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John's digging his way to a new career

This article appears in: Changing careers, Environmental Sciences, Vocational Education and Training
John smiling while pruning a bush

John Hogarth is no stranger to digging in the dirt. For 14 years he worked as a fly-in-fly-out worker in the civil and mining sector. But when long hours and a grueling FIFO roster took their toll, he knew it was time for a change. Now, with a certificate in horticulture from CDU, he’s getting his hands dirty again.

From day one, John was confident he’d made the right choice. Setting up his own business, Jojo Mowing, as a landscape gardener, he had less responsibility and was working less hours. However, he realised pretty quickly that there was more to gardening than he first thought.

Jojo smiling while mowing lawn

Planting the seeds of knowledge

“Customers started asking me things I knew nothing about,” says John. “’How do I prune this plant?’, ‘What fertiliser do I use?’, ’Which plant is perfect for this landscape?’. I wanted to learn more and get hands on experience, so I enrolled in the horticulture course at CDU.”

“The teachers on the course were great. They were patient and generous with their time and, when I turned up with a list of customer questions at the end of a week at work, they happily helped me out.”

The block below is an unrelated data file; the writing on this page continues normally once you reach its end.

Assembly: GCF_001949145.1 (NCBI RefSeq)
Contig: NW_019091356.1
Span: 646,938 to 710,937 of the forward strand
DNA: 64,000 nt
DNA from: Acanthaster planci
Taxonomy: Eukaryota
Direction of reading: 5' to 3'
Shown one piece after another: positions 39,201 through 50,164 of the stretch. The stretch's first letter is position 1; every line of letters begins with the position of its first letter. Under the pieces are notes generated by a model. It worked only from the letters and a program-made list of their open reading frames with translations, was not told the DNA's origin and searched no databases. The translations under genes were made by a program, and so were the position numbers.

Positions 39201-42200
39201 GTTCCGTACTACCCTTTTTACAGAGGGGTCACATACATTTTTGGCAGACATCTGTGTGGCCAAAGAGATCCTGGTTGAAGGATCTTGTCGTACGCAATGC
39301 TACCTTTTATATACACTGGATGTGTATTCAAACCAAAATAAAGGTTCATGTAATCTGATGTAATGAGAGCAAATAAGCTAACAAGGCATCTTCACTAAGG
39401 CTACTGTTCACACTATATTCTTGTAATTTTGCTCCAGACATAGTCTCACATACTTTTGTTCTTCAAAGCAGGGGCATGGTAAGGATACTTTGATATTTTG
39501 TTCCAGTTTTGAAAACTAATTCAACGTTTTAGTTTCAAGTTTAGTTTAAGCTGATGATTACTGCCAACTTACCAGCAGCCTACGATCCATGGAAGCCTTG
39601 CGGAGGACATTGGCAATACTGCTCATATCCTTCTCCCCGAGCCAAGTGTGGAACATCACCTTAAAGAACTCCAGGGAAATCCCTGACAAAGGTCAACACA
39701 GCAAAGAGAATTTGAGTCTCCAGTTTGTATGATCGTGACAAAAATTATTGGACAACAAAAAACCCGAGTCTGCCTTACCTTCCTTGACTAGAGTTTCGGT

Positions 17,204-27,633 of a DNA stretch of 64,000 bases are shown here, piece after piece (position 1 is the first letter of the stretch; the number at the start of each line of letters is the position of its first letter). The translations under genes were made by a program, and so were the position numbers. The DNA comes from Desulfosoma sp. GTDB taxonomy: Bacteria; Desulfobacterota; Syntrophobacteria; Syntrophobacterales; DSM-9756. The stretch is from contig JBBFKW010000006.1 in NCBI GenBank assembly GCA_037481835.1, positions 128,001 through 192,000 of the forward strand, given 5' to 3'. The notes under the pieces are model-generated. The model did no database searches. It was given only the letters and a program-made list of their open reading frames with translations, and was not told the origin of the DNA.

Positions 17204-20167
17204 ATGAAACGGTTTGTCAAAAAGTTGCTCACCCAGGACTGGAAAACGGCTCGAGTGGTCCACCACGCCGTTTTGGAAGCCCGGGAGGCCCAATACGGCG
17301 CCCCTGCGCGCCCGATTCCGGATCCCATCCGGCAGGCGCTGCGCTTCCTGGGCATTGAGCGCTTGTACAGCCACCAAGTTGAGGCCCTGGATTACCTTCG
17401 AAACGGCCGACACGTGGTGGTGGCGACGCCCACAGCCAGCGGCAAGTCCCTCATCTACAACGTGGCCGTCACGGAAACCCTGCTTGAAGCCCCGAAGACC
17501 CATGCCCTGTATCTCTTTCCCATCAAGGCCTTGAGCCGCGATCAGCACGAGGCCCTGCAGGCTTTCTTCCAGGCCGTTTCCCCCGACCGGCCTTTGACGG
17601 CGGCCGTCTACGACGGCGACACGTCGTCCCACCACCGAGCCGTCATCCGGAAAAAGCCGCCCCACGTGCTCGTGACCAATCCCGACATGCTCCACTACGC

Thanks to his horticulture teachers, John has gained confidence in his abilities and knowledge. There’s been no more "winging it or relying on Google!".

John preparing potting mix for flower pots

Practical hands on learning for locals

“I’ve learnt so much about gardening overall," he says. “There are a lot of things we do here, that wouldn’t be done down south.”

Doing the horticulture certificate at CDU means I have specific knowledge about Darwin vegetation and gardens.

It’s the same when it comes to fertilising, mulching, irrigation and tools.

Having this hands-on knowledge has made my life easier and changed my business for the better. Customers trust me and contact me for advice.

Challenges worth facing

Studying a horticulture course hasn’t come without its challenges. For starters, no two plants are the same. “I had to identify plants from their leaf shape, texture and colour and remember their generic form names,” says John. “Some of these generic names are like Greek 20 letter alphabets! Luckily my teacher was happy to go over and over it until it finally sank in.”

Juggling study, work and family was also something John had to manage. But with careful planning he kept it all under control. For any late nights, he had coffee.

John smiling in front of his business vehicle

From little things big things grow

“I enjoyed the horticulture course and got so much out of it, that it was worth the juggle. I think anyone working in the gardening industry would definitely benefit from it. The things I’ve learnt, I put into practice every day.”

There’s no doubt that John’s newfound skills and experience will help his business continue to grow. Some might say it’s already become a blooming success.

Is it time to nurture your green thumb?  Explore CDU’s range of hands-on horticulture courses. 
 

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